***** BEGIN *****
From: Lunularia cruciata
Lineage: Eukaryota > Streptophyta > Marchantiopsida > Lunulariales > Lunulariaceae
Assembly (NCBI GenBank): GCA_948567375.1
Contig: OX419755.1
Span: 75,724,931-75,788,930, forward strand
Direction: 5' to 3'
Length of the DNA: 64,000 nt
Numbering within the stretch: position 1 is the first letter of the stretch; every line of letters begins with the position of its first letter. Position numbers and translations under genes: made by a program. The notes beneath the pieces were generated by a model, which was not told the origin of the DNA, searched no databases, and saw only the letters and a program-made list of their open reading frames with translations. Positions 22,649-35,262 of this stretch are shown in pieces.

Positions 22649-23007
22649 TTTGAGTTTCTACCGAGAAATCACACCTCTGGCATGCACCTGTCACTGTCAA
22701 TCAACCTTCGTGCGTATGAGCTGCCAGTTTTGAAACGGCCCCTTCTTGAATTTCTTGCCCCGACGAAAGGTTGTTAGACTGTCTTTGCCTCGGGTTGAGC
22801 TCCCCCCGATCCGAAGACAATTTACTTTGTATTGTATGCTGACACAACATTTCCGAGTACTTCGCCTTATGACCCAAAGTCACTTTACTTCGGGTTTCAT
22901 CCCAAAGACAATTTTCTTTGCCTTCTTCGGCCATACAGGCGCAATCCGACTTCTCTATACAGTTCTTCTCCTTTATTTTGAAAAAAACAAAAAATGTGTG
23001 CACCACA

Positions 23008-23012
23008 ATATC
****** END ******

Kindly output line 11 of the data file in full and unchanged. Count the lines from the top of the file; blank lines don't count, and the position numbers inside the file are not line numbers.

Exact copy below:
22701 TCAACCTTCGTGCGTATGAGCTGCCAGTTTTGAAACGGCCCCTTCTTGAATTTCTTGCCCCGACGAAAGGTTGTTAGACTGTCTTTGCCTCGGGTTGAGC